Uses of quarantine in the nineteenth century until the Crimean War
Examples from south-east Europe
in Medicalising borders
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In the mid nineteenth century the traditional system of quarantines as a precaution against plague was undergoing extensive modification. Shortly before this transformation took place, quarantines were introduced in the Balkans and the Ottoman Empire. The chapter first deals with contemporary assessments of the efficacy of the time-proven sanitary cordon at the southern border of the Habsburg Empire in the 1820s, before touching on the establishment of similar cordons in the Danubian principalities of Moldavia and Wallachia (the predecessors of modern Romania) and Serbia, as well as the foundation of a system of quarantines in the Ottoman Empire. After the disappearance of the plague in the 1840s, the Ottoman quarantines conduced a protracted trade war with the Kingdom of Greece. The latter circumstance demonstrates that the individual polities in the region also used quarantines for other purposes than sanitary ones. Up to the Crimean War, Russia, in particular, employed its quarantine station at the mouth of the Danube to block this riverine artery vis-à-vis the commercial interests of Austria and the British Empire. After the general transformation of the system of quarantines in the 1850s under the auspices of anticontagionism, the loophole for such diverse uses of quarantine would be closed.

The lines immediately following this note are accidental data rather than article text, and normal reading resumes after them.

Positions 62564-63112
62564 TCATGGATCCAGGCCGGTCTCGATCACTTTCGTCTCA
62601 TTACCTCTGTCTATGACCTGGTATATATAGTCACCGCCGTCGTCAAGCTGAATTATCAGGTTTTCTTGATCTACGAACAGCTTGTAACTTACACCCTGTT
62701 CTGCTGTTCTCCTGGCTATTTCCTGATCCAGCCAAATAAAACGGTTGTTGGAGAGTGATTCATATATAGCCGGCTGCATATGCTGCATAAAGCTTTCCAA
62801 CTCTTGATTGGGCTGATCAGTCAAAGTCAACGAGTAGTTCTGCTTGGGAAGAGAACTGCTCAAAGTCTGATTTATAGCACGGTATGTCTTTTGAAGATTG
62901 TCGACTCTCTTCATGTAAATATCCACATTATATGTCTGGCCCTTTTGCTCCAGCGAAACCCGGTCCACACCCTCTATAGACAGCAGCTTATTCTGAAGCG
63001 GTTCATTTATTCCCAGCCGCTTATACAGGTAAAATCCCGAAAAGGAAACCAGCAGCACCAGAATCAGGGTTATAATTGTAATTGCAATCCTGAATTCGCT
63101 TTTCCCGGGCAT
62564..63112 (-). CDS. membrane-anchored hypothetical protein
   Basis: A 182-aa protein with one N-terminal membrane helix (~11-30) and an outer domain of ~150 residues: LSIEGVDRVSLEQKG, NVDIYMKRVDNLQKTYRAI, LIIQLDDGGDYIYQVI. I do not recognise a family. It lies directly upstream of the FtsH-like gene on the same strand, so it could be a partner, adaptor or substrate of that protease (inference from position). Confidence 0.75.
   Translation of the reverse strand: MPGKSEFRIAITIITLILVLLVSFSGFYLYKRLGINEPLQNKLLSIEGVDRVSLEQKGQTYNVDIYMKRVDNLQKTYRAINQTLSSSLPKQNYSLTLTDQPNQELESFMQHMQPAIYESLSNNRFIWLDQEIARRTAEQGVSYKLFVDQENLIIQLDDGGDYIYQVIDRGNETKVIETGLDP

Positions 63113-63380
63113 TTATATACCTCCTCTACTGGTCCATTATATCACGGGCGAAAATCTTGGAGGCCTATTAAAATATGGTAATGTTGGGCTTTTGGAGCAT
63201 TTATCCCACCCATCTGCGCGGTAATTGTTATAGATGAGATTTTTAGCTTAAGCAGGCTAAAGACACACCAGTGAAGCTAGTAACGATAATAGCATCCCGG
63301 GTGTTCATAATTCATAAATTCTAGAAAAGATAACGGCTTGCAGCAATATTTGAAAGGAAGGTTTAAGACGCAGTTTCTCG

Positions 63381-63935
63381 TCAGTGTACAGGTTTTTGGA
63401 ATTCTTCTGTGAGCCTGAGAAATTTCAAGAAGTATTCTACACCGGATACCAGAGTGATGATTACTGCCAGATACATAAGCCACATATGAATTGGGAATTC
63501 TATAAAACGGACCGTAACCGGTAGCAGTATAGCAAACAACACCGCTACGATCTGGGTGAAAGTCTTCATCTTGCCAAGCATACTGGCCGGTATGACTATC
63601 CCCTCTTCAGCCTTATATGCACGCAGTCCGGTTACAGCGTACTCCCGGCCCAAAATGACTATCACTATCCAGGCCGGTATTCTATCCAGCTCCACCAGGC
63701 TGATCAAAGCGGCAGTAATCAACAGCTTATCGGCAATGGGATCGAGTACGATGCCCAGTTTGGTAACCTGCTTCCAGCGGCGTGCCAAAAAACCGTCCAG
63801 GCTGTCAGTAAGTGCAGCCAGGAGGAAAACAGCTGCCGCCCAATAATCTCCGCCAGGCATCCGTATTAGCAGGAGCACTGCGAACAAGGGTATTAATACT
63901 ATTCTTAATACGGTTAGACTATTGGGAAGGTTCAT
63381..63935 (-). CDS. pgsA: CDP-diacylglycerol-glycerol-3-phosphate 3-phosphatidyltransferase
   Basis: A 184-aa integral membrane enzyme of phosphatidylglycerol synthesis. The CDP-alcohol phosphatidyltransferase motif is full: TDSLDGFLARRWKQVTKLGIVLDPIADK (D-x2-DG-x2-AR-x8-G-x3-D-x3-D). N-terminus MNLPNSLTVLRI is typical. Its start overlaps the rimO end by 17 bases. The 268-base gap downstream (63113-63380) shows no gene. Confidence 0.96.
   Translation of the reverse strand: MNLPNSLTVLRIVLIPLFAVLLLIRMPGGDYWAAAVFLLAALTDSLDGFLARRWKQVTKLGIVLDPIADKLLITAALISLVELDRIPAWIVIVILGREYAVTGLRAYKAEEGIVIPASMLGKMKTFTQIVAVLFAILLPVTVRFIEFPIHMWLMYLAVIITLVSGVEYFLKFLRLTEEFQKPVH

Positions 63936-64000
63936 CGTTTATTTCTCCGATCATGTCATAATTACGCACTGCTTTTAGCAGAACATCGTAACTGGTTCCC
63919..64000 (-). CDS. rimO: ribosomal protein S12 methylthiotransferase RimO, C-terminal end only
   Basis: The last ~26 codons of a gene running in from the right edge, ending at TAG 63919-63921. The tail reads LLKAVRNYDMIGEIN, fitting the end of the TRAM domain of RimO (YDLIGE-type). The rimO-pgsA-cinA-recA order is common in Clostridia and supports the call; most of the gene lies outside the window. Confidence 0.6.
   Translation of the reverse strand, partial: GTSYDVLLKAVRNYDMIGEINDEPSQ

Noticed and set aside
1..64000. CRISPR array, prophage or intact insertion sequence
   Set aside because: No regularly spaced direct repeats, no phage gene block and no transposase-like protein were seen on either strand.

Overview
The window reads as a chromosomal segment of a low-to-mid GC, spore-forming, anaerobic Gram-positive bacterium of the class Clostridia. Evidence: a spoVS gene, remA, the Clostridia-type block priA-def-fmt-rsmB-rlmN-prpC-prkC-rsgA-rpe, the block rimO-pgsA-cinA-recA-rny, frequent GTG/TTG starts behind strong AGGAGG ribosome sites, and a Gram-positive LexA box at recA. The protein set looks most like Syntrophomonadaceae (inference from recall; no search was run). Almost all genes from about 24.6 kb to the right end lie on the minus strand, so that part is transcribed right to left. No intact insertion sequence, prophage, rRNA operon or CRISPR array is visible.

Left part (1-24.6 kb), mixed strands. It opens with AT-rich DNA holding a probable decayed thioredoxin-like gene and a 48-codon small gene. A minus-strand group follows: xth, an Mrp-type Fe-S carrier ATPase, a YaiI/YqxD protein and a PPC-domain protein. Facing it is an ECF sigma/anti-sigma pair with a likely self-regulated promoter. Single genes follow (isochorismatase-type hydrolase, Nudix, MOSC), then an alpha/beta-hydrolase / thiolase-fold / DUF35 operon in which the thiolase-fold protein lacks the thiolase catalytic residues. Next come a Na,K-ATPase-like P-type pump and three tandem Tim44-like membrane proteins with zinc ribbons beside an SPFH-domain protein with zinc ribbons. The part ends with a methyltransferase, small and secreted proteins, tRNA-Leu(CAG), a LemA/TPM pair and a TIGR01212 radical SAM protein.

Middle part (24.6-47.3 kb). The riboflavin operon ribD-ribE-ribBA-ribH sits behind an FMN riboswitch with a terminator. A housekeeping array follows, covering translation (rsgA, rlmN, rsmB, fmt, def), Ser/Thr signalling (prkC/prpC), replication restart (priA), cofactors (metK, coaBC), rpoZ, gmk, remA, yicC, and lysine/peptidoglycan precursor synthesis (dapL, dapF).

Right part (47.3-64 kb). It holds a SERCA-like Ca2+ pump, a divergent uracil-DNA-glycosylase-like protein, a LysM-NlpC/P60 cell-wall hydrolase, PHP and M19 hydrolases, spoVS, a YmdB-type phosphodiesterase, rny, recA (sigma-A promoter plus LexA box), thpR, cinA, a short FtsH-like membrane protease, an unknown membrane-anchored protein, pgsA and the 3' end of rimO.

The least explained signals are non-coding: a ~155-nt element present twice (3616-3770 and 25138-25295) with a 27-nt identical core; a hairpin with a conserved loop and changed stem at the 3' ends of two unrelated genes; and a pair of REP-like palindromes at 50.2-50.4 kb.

Medicalising borders

Selection, containment and quarantine since 1800


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